Science Year of the Bioeconomy
Keeping the nitrogen in the soil
➊ ➋If grains, potatoes and vegetables are to thrive and provide a rich harvest, they need nitrogen in the first place. This is why farmers apply nitrogen fertilisers to the fields – the required amount can be adjusted specifically by measuring the soil and observing the plants.
➌After harvesting, the leaves of the plants remain on the fields, for example in the case of rapeseed and potatoes. The leaves rot over time and release the nitrogen stored in them back into the soil as autumn progresses. There, bacteria convert it into nitrate.
➍Rain washes the nitrate into the ground water and indeed to a considerable extent: in this way, up to 100 kilograms of nitrogen per hectare can find their way into the drinking water per year.
Bacteria store the nutrient
How can drinking water be protected from nitrate, and how can the nitrogen be saved over autumn and winter into spring and summer so that it is then available again for the growing plants?
3a4a Together with partners, IBG-3 researchers have found possible solutions in the Inplamint project. “After the harvest, we put biomaterials such as wheat straw or sawdust on the fields,” says project leader Prof. Nicolas Brüggemann from IBG-3.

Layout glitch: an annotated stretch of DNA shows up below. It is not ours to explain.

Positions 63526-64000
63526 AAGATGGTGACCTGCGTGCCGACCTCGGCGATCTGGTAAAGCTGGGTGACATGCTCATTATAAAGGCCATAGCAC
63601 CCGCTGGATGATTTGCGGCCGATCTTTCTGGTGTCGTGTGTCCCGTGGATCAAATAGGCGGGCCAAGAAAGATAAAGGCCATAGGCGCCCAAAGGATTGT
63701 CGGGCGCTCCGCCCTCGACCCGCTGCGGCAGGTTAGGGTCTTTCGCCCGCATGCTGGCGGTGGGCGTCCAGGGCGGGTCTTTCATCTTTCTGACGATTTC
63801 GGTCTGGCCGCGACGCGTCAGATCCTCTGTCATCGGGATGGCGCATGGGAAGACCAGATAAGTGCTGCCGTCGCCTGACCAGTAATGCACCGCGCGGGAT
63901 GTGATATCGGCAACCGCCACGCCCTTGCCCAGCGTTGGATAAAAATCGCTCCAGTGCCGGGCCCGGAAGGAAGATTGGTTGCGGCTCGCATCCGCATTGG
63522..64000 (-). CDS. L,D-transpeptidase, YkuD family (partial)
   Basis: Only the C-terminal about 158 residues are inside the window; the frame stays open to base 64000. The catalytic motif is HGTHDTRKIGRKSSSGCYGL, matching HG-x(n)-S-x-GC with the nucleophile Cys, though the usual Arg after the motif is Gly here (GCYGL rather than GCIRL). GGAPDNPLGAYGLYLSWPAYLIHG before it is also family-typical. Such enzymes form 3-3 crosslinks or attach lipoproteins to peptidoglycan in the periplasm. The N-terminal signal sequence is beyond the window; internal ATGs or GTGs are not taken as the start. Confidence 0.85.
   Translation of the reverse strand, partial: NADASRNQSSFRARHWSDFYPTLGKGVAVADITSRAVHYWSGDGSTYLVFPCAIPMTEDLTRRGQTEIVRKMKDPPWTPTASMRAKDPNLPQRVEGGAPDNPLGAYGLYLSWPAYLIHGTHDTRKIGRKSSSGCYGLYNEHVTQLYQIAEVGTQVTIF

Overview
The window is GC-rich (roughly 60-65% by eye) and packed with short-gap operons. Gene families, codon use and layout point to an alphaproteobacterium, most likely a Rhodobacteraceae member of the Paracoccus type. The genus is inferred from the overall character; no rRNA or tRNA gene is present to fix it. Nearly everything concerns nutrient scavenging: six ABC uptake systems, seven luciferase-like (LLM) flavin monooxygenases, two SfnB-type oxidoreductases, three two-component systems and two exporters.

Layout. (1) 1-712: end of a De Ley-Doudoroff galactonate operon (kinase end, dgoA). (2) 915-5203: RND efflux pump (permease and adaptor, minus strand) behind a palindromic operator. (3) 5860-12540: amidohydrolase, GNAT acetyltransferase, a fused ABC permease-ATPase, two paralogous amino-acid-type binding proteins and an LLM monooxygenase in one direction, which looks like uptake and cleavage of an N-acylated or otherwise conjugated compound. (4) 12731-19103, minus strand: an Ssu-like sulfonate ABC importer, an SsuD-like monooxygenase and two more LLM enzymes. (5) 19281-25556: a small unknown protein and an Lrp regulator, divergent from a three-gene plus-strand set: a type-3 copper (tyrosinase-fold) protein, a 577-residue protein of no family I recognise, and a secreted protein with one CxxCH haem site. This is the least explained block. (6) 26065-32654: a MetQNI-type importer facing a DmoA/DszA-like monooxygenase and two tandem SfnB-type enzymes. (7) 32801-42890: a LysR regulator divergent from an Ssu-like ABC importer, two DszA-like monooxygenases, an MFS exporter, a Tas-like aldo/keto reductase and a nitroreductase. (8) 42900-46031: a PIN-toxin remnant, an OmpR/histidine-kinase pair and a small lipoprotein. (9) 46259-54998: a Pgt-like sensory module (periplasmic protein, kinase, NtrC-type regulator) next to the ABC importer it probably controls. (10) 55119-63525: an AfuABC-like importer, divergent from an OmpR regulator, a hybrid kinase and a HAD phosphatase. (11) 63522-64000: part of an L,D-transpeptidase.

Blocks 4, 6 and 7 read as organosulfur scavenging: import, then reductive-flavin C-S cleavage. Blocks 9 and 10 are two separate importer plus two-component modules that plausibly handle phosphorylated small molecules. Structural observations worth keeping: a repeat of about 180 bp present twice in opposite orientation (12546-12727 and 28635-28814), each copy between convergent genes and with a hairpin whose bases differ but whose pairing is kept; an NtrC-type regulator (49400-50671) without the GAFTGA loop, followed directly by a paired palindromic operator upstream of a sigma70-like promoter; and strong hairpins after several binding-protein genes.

5a The biomaterials release carbon, which serves as food for bacteria and fungi. Due to the good feed supply, the bacteria and fungi – in short, microorganisms – proliferate. The trick: besides carbon, they also absorb nitrogen from the soil.
6a What sounds simple has a great effect: with four to five tons of wheat straw per hectare, between 40 and 70 kilograms of nitrogen can be stored in the microbial biomass per hectare. Over the months, the carbon release of the wheat straw declines, the bacteria die, the nitrogen is released and is available to the plants again.
Janine van Ackeren
Illustrations: Forschungszentrum Jülich/Barbara Schunk